There is very little difference between Pakistani women and women who are crippled. Going by the philosopher Jean-Jacques Rousseau, a “cripple” can’t move because they can’t but “an able bodied person who doesn’t move” will also remain “exactly where they are.” Just like the person with a disability. Social practices and material infrastructures surely create mobility disabilities for women.
In Pakistan, women in the non-urban cities are not present in public spaces. You don’t ever see women. You see men. You’ll see an animal on the streets before you see women. Urban planning designed these public spaces on the assumption that no woman would tread there, so that is the first problem. Other issues are stigma. Women are designed for the indoor. If they go out, say to do groceries, take kids to school or even earn an extra buck, then who exactly will do the domestic work? So domestic work is the prisoner’s iron ball chained to a woman. This is particularly true in non-agricultural terrains. When women do go out, it is only to do chores men have rejected, but want done nonetheless, like fetching water from miles away in the heat.
This access I speak of is a gendered phenomenon. There is no way policy makers can bring about an empowered state of women if they don’t work to remove constrained access for women. Especially now that the elections are upon us.
The Punjab government has parked itself behind the Women on Wheels movement. In mid May, it handed over 700 motorcycle keys to women in Lahore and in celebratory zeal got them to ride in the city, photo-oping and declaring small victory over the stigmatization of a woman in public space on a heavy machine. Not withstanding our air force’s F16 women pilots, women in public parks even are not allowed to use heavy machinery. There was a sign saying women cannot ride the bikes at an Islamabad racing track I went to last year.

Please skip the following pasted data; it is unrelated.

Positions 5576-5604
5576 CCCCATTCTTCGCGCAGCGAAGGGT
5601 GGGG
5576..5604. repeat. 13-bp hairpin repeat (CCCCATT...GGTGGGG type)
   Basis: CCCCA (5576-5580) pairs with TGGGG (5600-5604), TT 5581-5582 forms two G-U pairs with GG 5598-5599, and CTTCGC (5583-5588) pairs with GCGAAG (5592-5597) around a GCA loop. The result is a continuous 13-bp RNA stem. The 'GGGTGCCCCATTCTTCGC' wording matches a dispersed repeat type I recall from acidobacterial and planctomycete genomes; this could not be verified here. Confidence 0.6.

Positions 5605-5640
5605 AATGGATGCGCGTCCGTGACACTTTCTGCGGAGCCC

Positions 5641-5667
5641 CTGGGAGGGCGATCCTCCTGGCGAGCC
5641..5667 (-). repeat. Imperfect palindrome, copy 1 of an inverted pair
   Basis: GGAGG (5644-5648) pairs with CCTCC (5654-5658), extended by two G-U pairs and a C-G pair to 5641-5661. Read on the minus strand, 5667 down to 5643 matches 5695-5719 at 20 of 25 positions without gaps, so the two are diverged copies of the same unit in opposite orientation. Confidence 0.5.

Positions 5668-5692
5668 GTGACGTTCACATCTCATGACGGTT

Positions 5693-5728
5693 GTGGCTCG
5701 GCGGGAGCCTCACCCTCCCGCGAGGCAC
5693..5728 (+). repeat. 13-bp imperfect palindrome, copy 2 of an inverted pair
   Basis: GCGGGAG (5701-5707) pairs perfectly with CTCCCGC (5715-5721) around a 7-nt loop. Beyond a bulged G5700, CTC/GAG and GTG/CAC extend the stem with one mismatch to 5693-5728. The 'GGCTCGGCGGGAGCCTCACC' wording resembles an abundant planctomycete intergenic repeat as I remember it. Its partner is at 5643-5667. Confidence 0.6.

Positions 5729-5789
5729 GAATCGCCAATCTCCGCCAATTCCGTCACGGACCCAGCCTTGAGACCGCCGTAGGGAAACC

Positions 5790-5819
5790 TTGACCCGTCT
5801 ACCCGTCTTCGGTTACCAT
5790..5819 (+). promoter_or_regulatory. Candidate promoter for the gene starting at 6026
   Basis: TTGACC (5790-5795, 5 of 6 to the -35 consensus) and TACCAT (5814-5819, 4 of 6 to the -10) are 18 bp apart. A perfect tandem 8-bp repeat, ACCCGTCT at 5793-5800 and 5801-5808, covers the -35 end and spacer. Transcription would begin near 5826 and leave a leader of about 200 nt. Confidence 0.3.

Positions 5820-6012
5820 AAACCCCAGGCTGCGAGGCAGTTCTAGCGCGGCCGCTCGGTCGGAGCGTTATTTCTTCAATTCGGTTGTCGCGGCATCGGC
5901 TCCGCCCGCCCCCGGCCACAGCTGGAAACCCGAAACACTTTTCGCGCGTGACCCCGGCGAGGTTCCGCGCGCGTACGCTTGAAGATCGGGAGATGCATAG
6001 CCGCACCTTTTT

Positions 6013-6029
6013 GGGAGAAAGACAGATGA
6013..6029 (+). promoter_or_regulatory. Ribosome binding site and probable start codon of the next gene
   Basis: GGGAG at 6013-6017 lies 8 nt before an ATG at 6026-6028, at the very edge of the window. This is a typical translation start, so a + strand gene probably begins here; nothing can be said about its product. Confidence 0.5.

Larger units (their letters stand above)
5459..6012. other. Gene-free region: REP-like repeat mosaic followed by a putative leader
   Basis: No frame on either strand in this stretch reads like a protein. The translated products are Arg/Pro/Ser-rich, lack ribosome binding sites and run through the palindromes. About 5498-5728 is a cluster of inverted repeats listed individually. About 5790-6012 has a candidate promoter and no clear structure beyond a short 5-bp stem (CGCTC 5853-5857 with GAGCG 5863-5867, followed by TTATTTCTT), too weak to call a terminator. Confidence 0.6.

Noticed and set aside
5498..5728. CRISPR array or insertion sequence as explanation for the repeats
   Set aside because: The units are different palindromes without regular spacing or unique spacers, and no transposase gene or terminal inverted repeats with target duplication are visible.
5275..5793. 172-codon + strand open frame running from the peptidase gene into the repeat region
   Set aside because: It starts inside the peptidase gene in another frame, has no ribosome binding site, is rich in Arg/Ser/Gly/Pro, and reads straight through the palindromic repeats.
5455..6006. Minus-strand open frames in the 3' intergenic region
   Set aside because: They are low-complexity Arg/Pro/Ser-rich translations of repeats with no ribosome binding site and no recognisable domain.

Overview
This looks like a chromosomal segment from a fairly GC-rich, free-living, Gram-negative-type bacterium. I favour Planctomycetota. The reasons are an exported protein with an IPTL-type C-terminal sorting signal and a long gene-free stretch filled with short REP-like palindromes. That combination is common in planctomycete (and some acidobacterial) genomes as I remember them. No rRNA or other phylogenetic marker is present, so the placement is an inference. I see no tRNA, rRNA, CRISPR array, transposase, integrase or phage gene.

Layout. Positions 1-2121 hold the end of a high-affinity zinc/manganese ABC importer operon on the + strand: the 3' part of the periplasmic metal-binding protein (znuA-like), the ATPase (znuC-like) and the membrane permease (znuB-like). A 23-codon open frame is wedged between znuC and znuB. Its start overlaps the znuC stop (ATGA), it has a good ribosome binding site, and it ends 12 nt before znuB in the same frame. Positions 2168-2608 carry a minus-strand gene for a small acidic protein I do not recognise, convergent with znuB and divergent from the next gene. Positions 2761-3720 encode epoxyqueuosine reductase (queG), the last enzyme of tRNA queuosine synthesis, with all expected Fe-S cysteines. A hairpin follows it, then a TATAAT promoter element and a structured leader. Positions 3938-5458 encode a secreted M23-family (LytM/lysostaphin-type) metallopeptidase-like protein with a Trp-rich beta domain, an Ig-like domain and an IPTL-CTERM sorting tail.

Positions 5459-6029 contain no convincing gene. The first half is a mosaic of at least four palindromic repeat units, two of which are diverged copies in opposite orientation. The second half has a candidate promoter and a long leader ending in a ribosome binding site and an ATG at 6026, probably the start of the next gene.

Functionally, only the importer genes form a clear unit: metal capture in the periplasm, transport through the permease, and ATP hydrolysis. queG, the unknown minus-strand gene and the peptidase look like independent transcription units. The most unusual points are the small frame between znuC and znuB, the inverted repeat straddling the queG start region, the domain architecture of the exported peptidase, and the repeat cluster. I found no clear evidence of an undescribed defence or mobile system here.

Let us not forget that this is indeed a small victory. Nothing more. These 700 women make a minority among Pakistani women who need permission to even pop a birth control pill or a painkiller. Women have no agency in so many aspects of their own lives and bodies that venturing out physically in a patriarchal world full of harassment is too much to claim.
Some people think this is an exaggeration. Take a look at the comments section on the Facebook posts of the news of this event. Men have come forth saying all sorts of part laughable part cringe-worthy things about women on motorbikes: Women shouldn’t ride bikes because they will cause accidents; because they are men’s honor; because women are respect-worthy and should not be eye-candy for perverted men; because they need to be protected from the patriarchy (that men perpetuate in the first place) and my favorite one is that women will not know which side of the road to ride on.
Women have responded to those online comments by saying that they indeed know what side of the road they should ride on and also that they can ride a bike without ramming into a tree. What they should do instead is create a revolution, persuasion won’t help. Asking for small mercies or taking baby steps only help if these steps are non-reversible. Next elections have a conservative party in power and the women will have even fewer escapes from misogyny. To vote these options out, women need feet before they need wheels. Uncripple women from moral policing first.
Until the culture of Pakistan enforces clear power equality among the sexes, women will be on the mercy of men’s kindness. A few here and there, may even take their bike to work and thumbs up on the way but aesthetics don’t establish lasting turnaround in society and legal structures. It isn’t about a women’s bike rally, these women on wheels initiative ethos are to carry forward towards women’s daily mobility. The element of physical access to different facilities is not a function of transport provision, but a set of complex hierarchies.
Mobility is a multi-faceted phenomenon and it is affected by religious and cultural norms, women’s input in governance; their presence in the formal sector; in financial micro-credit schemes; disaster and conflict rehabilitation and most importantly access to technology. With the Internet, for instance, women can access those critical they are constitutionally required to access but can’t because of the crippling – education; health; finance and advisory to key lifelines especially when they are in a hostile environment or subject to domestic violence. Any woman, who can move, at her own accord preferably, is less deprived than one who can’t.
A woman on wheels has a great impact on the overarching aim of women empowerment. They can run from harassment faster than they can on foot. The government can give women motorbikes, great, please also give them safe places to go to as well. Or they’ll ride from one hell to another. Even helmets won’t help.